“Me faltan cuatro manzanas!” says a grey-haired Cuban woman to Hussein Bernardo Silva as he enters the industrial-sized kitchen at The Stop Community Food Centre in Toronto’s west end. He tells her not to worry, he will go get the four apples she needs for tonight’s dessert.


Every Thursday is “Sabor Latino” at the Stop. Spanish speakers living in the city come to cook, eat and dance together. They connect with others from their countries and get a chance to speak their native language. And they can also find out about services available in the community.


In the main kitchen, more than 20 people — from teenagers to seniors — are peeling, chopping, rinsing, and stirring. In groups, they’re following the recipe to make Mondongo, which is a soup made from a cow’s stomach, which every country in Latin America seems to claim as its own. Another 15 people work on the appetizer, a spinach mix in filo pastry, in an adjoining kitchen. Everyone sports a brown hairnet and a white apron.


Except for Silva. The Stop’s food and community development worker, who prepared tonight’s recipe and shopped for the ingredients, wears a black apron and cap, a red plaid shirt and black and white striped pants. He’s Colombian, but looks like a French chef.


“Food is my hobby,” he tells me. He’s a social worker with a passion for haute cuisine. He explains that while the group is cooking, a volunteer does outreach and asks participants about their needs. The day after the cooking, eating and dancing, Silva will help refer them to services.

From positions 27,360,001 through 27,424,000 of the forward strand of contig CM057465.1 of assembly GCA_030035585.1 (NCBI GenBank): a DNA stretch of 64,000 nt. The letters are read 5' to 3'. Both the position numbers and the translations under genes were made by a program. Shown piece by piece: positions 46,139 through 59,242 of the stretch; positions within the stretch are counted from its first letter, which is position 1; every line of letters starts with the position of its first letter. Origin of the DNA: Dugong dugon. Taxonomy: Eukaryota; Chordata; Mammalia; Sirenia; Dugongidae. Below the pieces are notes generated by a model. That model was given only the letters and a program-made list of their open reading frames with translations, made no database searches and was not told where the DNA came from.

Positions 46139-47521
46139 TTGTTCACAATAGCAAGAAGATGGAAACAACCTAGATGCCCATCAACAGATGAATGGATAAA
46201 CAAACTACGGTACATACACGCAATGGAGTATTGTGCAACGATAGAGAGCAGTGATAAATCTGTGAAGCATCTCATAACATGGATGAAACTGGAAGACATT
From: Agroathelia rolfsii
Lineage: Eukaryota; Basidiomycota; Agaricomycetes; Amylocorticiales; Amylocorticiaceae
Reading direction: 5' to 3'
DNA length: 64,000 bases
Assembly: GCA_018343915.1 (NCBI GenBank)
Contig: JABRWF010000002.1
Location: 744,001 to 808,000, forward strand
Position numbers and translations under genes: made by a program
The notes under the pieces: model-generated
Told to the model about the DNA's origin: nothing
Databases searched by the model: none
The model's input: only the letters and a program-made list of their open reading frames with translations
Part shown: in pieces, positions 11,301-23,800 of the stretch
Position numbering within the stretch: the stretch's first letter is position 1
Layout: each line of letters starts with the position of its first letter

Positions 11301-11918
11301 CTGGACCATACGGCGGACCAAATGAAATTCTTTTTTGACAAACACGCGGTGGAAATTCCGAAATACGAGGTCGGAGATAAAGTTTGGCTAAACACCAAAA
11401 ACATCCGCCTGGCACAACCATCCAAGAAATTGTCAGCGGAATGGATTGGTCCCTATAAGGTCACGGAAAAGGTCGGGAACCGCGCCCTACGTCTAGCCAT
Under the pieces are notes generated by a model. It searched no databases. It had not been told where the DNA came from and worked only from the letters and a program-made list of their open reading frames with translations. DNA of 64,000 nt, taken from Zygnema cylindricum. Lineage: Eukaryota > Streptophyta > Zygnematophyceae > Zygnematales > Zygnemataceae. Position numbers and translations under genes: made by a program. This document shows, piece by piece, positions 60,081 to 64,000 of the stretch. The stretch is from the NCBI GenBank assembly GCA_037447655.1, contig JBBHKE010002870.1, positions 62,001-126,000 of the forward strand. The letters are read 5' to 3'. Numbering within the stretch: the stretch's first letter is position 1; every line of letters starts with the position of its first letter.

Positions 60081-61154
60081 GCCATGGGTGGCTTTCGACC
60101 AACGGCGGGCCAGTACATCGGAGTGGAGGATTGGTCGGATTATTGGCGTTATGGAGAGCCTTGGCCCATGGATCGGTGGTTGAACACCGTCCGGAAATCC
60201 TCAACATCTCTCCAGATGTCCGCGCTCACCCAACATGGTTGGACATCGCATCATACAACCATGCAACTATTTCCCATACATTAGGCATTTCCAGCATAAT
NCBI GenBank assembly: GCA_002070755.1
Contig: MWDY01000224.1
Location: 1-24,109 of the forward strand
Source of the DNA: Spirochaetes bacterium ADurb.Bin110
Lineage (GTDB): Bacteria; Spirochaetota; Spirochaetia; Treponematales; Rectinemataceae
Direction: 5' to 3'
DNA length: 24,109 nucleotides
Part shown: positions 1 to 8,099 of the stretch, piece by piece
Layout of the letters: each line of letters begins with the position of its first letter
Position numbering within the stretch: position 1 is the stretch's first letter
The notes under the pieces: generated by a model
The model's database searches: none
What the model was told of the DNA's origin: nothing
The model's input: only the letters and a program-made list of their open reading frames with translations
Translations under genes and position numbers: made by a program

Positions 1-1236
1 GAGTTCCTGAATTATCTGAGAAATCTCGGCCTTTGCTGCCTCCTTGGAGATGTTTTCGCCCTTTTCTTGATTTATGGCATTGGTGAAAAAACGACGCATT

Many are newcomers and are looking for affordable housing, information on schools for their children and practical things like where to find cheap coats for the winter. Others have been living in the city for decades, but still haven’t mastered English, or learned to navigate the city.

As we sit down to eat, someone asks what type of music to put on — dancing music or romantic ballads. The elderly Cuban woman shouts out in Spanish, “Dance music! You can listen to romantic music at home!” She’s a regular at Sabor Latino. She’s lived here for 20 years, but her English isn’t strong.

A middle-aged Colombian man tells me he’s lived here for three years and isn’t able to work in his profession as a veterinarian because he can’t get the certification. A Mexican woman is here to get out of the house and share time with others — her three kids were playing with others in another room while she cooked, but now they’re with her to enjoy the meal.

For the Sabor Latinos, the evening is about more than the meal. It offers some warmth of home, in a city that’s sometimes cold, regardless of the weather. And I have to say, cow’s stomach soup may not sound appealing, but it’s actually quite tasty.

– Read more of Carolyn Morris’ columns at www.metronews.ca/carolynmorris